Dr Mark Lee, a Senior Lecturer in Health Studies, is fascinated by the opportunities that science and innovation can provide in solving some of the challenges we face as a society.
Dr Mark Lee, Health Studies Department
Can you tell us a bit about yourself and your role in the recently launched Department of Health Studies?
I joined the new Health Studies department as a Senior Lecturer in September 2021. Previously I was a Research Fellow at Kew, which is really useful because a big part of my role at Royal Holloway is leading the new MSc course in Global Health: Food Security, Sustainability and Biodiversity, which we share with Kew. I’m fascinated by the opportunities that science and innovation can provide in solving some of the challenges we face as a society. In the Department of Health Studies, our focus is on improving the health of people and the environment. This is also an important part of my own research.
2. What are your main research interests?
I have two main areas of research at the moment. My latest project looks at how different ecosystems, like woodlands, heathlands and grassland and more managed systems, such as farms, parks and gardens, can do things for us. I research their ability to capture or release greenhouse gases into the atmosphere, store carbon over longer timeframes, prevent flooding, tolerate drought, provide habitat for wildlife and space for people. I’m also looking at how these things interact over space and time, to think of ways to manage ecosystems so that they benefit our health and the environment.
My second area of research is more directly linked to sustainable agriculture and innovation. Our team are trialling robots and drones which can patrol farms autonomously, monitoring the health of the crop and then feeding information back to the farmer, so they know where and when to add fertilisers. I’m also working on sensors which can help fruit growers monitor their crops, using AI to predict when their fruit will be ready to be picked. I have also worked on sustainable farming practices, like silvopasture, which involves planting trees in cattle pasture and tested new animal feeds to reduce emissions of methane.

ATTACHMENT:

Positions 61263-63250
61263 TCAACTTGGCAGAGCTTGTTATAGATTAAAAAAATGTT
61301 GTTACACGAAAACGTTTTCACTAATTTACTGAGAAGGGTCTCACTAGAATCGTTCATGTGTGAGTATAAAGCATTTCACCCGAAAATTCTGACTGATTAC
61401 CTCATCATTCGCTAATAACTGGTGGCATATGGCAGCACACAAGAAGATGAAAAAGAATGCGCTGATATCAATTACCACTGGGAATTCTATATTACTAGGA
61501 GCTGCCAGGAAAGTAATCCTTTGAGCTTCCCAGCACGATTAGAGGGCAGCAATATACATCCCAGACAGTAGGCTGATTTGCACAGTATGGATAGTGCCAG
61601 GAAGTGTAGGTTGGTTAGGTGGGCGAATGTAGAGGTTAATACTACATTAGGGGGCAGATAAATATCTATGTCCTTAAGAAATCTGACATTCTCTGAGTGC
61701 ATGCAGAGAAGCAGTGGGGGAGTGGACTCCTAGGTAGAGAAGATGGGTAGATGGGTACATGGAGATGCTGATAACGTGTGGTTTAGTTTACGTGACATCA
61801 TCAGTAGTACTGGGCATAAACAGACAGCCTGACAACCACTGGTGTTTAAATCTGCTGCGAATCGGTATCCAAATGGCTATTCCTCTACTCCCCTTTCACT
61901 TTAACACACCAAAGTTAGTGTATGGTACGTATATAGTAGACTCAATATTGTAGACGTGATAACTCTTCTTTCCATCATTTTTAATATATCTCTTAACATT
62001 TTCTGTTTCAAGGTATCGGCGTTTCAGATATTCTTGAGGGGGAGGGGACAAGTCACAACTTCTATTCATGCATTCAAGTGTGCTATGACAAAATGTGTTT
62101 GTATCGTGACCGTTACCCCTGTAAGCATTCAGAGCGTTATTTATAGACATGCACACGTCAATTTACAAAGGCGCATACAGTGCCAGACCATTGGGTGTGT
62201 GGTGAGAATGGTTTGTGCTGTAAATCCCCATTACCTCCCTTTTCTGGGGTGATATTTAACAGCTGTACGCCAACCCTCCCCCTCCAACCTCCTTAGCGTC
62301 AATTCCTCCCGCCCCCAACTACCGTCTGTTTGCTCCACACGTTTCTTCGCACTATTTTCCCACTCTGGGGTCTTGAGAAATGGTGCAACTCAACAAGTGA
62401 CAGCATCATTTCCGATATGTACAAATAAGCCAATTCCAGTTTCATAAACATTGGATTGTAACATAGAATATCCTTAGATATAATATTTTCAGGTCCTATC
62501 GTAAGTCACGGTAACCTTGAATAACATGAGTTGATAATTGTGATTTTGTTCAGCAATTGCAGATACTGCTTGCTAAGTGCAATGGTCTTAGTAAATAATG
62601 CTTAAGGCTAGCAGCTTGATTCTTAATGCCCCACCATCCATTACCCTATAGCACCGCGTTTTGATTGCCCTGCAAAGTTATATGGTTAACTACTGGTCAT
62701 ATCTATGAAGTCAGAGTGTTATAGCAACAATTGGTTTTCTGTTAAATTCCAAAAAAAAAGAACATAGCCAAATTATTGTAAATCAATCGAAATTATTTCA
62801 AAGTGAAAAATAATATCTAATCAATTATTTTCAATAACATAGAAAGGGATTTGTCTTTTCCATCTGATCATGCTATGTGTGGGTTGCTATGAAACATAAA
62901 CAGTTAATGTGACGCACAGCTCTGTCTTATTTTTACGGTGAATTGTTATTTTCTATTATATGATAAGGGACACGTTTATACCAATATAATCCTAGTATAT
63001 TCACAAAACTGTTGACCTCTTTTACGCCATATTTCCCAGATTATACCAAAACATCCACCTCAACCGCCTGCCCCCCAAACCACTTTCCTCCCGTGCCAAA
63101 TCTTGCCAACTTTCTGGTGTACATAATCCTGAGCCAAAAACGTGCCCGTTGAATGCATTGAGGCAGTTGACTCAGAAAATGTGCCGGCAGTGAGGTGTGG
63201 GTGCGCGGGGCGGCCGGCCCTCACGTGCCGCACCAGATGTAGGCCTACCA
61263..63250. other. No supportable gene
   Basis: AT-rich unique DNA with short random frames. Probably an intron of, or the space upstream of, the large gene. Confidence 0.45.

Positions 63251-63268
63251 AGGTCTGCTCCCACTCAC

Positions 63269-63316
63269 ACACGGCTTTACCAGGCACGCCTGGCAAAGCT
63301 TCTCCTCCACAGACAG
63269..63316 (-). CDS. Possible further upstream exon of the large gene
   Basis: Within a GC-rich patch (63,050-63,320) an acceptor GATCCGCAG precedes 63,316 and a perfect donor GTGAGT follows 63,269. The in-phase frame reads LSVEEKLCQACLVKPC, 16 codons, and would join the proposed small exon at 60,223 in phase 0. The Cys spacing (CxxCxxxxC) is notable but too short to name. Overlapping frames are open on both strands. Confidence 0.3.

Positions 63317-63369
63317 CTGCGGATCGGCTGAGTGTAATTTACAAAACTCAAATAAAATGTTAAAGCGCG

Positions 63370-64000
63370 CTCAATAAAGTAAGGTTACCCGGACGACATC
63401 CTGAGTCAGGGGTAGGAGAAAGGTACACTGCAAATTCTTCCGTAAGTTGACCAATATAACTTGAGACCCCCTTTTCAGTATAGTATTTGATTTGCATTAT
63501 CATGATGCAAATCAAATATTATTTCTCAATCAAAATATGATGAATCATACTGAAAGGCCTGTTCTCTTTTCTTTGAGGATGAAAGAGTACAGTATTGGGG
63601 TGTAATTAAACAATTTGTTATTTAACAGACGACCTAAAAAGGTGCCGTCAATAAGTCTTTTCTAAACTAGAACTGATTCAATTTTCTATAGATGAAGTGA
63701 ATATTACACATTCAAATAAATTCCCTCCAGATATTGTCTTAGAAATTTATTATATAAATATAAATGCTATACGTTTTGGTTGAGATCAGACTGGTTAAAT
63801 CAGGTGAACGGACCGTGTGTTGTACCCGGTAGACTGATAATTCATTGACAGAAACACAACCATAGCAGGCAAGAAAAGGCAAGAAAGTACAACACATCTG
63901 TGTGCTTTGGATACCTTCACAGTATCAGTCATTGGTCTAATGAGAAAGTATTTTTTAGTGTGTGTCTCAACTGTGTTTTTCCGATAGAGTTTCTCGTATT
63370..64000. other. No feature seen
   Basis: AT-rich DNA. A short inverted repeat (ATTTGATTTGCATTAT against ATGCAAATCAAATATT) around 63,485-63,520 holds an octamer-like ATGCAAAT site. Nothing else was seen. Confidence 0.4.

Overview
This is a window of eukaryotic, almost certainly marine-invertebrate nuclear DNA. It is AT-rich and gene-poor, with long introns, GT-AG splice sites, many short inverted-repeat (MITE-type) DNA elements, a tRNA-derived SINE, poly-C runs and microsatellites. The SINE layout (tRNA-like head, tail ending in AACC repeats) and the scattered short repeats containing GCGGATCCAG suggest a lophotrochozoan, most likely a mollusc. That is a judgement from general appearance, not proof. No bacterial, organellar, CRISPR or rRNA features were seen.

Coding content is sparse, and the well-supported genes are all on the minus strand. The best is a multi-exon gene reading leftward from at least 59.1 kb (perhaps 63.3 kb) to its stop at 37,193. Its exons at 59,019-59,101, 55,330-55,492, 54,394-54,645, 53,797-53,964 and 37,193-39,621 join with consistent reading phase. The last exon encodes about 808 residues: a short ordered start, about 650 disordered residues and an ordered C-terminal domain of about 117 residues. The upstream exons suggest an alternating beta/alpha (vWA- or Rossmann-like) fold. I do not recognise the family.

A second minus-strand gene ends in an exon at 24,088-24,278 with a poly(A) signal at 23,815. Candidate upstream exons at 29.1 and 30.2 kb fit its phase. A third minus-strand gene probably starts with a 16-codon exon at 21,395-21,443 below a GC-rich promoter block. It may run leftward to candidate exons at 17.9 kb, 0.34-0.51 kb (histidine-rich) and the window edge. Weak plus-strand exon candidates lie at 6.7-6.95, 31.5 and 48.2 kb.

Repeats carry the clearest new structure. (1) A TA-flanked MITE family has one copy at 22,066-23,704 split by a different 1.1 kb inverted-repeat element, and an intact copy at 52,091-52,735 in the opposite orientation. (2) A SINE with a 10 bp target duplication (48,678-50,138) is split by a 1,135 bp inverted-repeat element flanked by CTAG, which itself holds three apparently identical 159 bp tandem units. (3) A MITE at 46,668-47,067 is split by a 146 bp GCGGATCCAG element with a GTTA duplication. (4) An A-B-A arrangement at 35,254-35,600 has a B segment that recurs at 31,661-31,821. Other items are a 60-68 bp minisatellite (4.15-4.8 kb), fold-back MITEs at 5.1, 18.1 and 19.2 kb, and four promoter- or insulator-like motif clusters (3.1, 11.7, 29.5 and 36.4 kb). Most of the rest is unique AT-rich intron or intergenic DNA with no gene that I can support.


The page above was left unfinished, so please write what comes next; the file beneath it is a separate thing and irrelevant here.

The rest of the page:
3. Could you tell us more about the MSc course you’re leading in partnership with Royal Botanic Gardens, Kew, entitled MSc Global Health: Food Security, Sustainability and Biodiversity open for entries in 2022?
I am really excited about this new MSc course, which will see our students spend time with us at Royal Holloway and with our colleagues at Kew. This will give our students a unique opportunity to learn from world-leading experts at both institutions. We will use an interdisciplinary approach to address the most important challenges that we face today. From climate change, pollution and unsustainable farming practices to population growth, health and concerns about inequalities in food security and nutrition. We will consider the role of emerging technology, scientific innovation, investment and government policy in solving these global challenges. The course will be delivered in different ways, with study visits, group projects, quizzes and debates as well as lectures and workshops. We will also spend two weeks at Kew’s wild botanic gardens, Wakehurst in Sussex, learning field skills and seeing some of the research that is being done.
4. What do you enjoy most about working at Royal Holloway?
As a scientist, I have really enjoyed discovering how colleagues and students from English, Music, Drama, Economics and the Humanities engage with the issues around sustainability, nature, and wellbeing. We know that living sustainably is really important for the future of our planet but there is more than one way to address these challenges and make our voices heard. The more I think about it the more convinced I am that we should all be working together. We all want to have a positive impact on the planet, which ultimately will improve our environment and our health.